3 Questions: Brook

Brook. Photograph by Lianne Burnham.

Brook is an electronic duo of Beth Brooks and Howard Rider. Two years in the making, the intimate songs on their debut album Built You For Thought bring together Beth’s schooling in blues and soul performance with Howard’s carefully-restrained synth arrangements.

With highly personal, carefully-shrouded lyrics that feel like we are reading Beth’s most private concerns, and Howard’s skill in crafting subtly dramatic accompaniments, Brook’s music is delicately poised between the futuristic and the human.

Built You For Thought is out now on Vince Clarke’s VeryRecords. Read David Best from Fujiya & Miyagi’s review of the album here.

What is your earliest memory?

Beth Brooks: Hiding under the bath from my two elder sisters at about four. I had made a den under there. I had to hide from them a lot as a youngster.

Howard Rider: Glancing down the street at four years old when moving in to a new family home, and seeing someone of a similar age who would then become one of my closest friends for life. I can still see him now!

What’s the best piece of advice you’ve been given?

BB: Don’t always listen to advice!

HR: Live now.

Where are you most productive or inspired?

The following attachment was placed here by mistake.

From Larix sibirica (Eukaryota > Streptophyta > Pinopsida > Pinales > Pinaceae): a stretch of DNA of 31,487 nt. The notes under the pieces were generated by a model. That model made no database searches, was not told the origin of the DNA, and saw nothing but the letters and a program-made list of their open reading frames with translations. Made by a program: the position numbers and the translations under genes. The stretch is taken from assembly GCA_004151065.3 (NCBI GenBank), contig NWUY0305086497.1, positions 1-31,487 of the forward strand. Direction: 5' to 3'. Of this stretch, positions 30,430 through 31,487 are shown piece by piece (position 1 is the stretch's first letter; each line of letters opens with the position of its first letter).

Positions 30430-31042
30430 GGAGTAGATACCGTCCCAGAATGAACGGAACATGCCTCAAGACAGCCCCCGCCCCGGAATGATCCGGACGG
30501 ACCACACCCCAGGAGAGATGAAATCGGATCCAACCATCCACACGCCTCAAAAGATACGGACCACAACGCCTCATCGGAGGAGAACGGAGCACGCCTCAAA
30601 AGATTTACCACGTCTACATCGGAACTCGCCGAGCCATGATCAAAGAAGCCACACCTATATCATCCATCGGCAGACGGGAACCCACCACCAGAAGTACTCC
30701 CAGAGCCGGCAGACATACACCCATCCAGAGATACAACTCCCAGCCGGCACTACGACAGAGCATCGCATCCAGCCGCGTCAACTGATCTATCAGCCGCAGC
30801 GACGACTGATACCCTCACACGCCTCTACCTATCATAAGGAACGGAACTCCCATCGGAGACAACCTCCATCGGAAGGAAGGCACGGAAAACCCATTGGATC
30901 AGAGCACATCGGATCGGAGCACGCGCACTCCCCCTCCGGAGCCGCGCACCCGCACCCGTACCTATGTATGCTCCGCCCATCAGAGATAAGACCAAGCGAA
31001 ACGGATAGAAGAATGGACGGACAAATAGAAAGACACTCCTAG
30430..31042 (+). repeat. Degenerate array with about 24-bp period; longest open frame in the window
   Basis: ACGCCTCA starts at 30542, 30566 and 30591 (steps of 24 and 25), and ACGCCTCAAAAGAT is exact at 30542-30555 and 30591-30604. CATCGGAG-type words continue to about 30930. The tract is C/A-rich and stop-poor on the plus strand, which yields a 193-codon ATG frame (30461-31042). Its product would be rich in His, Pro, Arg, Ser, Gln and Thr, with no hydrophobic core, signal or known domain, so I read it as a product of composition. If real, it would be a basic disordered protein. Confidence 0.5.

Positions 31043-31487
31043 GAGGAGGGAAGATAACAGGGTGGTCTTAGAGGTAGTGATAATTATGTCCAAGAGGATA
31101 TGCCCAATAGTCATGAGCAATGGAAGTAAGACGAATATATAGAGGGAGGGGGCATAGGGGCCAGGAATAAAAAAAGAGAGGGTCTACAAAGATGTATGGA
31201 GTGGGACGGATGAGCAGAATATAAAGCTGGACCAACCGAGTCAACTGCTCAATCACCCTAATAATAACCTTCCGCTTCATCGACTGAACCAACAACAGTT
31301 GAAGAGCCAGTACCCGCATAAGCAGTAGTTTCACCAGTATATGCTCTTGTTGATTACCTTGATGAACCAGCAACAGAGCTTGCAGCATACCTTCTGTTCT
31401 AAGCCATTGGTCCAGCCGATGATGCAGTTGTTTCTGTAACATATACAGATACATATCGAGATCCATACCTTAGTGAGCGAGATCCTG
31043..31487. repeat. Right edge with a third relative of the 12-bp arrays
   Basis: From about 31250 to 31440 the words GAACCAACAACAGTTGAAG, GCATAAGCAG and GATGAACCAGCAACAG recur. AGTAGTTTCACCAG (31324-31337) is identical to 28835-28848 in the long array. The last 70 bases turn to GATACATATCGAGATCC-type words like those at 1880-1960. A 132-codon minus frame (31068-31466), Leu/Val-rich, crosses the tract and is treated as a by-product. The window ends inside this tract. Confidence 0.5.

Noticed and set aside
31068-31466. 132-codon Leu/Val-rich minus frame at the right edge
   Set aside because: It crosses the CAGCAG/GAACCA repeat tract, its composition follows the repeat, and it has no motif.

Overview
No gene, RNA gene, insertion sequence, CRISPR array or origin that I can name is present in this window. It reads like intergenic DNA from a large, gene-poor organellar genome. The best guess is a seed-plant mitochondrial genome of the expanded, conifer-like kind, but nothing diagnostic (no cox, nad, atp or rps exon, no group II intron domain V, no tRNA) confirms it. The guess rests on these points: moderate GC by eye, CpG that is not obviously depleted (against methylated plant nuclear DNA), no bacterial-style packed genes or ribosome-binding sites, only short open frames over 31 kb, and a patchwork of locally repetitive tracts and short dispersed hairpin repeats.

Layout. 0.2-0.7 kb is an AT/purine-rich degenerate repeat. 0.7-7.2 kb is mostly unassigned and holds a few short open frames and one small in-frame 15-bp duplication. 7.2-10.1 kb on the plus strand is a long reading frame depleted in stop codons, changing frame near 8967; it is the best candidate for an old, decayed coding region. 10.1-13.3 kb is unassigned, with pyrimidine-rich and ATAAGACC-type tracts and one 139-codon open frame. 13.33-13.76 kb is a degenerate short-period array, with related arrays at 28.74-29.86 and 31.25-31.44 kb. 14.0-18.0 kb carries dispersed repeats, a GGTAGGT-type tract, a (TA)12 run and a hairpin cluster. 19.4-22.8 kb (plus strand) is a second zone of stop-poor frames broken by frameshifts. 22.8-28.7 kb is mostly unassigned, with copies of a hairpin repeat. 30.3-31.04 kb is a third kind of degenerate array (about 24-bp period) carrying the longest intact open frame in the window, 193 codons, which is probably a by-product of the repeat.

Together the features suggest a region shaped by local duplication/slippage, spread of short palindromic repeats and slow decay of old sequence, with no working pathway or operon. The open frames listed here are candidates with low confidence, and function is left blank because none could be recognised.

BB: When I’m alone.

HR: When there’s a strong element to work with, or something that excites me, whether that’s a thought, an emotion or a sample. The most important thing, though, is a strong vocal.

Built You For Thought by Brook is released by VeryRecords on September 20 2019.

Interview: Mat Smith

(c) 2019 Further.

Inside Tracks & New Remixes: Fujiya & Miyagi – Flashback

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Fujiya & Miyagi by Olly Hearsey.

Brighton quartet Fujiya & Miyagi’s latest album, Flashback, was released in May. Containing some of the group’s finest electro- and funk-inflected songs, Flashback covered everything from a political character assassination, self-importance and reflections on our collective (and absurd) paranoia that we might miss out. Further. spoke to the band’s guitarist and vocalist David Best about the tracks on Flashback and the often serious personal concerns and reminiscences that lie behind his deftly humorous lyrics.

Today we’re also premiering the latest two remixes of tracks from Flashback. Following on from Vince Clarke’s mix of ‘Fear Of Missing Out’ and W. H. Lung’s new version of the title track, the new latest mixes come from Shakedown and BUNKR. Shakedown’s robust re-rendering of album highlight ‘For Promotional Use Only’ gives the track an urgent insistency while BUNKR tap into acid house nostalgia on their new version of ‘Personal Space’. Listen to both mixes below.

Flashback

Part of getting older is spending more time remembering when you were younger. Both myself and Steve Lewis from Fujiya & Miyagi are similar ages so we both grew up in the early 80s where our childhoods were soundtracked by electro. It was all over the top 40. I think subconsciously the music that you hear in your youth becomes important later on in life, although it’s natural to initially turn away from it.